University of Otago academic Prof Richie Poulton has been
named in the top 1% most-cited researchers in science in the
Prof Poulton, director of the university's Dunedin
Multidisciplinary Health and Development Study, is one of
only four New Zealand researchers named in the top 1% section
of the 2014 Thomson Reuters Highly Cited Researchers List.
Prof Poulton and the Dunedin study's associate director, Prof
Terrie Moffitt, of Duke University, in the United States, are
among the 100 researchers named in the new list's
Those named had achieved ''exceptional impact'', and had
earned their distinction by publishing the most research
articles that ranked among those most often cited by fellow
researchers, US-based list organisers said.
The Dunedin study was one of the most detailed studies of
human health and development ever undertaken, and had been
based on regular assessments of 1037 people born in Dunedin
in 1972-1973, an Otago University spokesman said.
Prof Poulton said the listing was ''tremendous''. The top
listing also reflected well on the Dunedin study and its
participants, who had made an ''enormously important
contribution'' to advancing understanding of human health and
The listing also reflected positively on the many other team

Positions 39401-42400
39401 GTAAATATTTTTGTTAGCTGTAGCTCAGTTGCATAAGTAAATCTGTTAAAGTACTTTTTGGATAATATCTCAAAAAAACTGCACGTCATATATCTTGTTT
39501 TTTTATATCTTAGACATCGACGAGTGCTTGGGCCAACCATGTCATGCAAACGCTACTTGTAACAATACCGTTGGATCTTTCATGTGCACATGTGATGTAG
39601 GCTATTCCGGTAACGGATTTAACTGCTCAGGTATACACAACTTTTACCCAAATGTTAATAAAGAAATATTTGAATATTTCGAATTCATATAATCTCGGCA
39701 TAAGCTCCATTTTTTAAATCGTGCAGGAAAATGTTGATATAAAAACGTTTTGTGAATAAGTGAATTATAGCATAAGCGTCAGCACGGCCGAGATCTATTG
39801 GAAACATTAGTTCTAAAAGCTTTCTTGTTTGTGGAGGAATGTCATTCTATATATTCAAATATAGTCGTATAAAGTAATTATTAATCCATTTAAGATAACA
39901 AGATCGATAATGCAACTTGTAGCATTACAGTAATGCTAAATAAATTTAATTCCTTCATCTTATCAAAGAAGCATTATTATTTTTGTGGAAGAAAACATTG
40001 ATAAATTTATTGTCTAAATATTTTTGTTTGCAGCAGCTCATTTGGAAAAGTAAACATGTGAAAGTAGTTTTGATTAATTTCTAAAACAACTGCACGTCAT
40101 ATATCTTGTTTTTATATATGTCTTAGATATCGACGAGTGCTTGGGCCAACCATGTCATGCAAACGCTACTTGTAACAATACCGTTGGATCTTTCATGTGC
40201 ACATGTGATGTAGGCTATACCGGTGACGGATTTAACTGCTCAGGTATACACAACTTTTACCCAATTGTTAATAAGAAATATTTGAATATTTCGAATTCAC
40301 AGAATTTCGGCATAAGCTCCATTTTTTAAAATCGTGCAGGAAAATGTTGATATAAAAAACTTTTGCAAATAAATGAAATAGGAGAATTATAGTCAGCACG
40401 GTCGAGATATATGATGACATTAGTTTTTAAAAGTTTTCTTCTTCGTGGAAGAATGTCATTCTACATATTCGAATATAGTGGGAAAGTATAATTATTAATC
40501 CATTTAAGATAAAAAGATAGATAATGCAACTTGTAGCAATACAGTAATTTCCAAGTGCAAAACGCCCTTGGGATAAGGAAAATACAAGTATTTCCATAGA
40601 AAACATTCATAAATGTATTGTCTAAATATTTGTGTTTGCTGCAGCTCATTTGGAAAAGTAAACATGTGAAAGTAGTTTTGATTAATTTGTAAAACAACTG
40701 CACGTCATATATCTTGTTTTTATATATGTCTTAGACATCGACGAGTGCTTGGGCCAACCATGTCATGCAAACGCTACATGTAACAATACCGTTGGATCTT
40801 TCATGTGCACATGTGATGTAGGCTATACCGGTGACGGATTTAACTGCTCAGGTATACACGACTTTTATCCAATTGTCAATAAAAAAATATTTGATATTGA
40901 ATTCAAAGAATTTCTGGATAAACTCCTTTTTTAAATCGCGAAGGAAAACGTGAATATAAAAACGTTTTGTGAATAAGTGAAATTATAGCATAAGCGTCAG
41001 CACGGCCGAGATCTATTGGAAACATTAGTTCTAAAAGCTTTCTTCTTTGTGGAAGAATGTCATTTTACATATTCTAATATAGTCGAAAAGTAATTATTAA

members who were also involved in the research, he said.
The research outputs of the Dunedin study have made a
substantial contribution to new knowledge with more than 1100
publications to date.
Otago research deputy vice-chancellor Prof Richard Blaikie
has congratulated Prof Poulton on appearing in the top list.
Since Prof Poulton had taken over the leadership of the
Dunedin Study in 2000, this ''world-leading research
programme'' had gone ''from strength to strength''.
And the research into the ''complex interplay of genes and
environment'' had been generating ''important new insights''
that could help improve life outcomes, Prof Blaikie said.
The other three New Zealand academics were named as: Alexei
Drummond, biology and biochemistry, Auckland University;
Harvey White, clinical medicine, Auckland City Hospital,
Philip Hulme, environment/ecology, Lincoln University.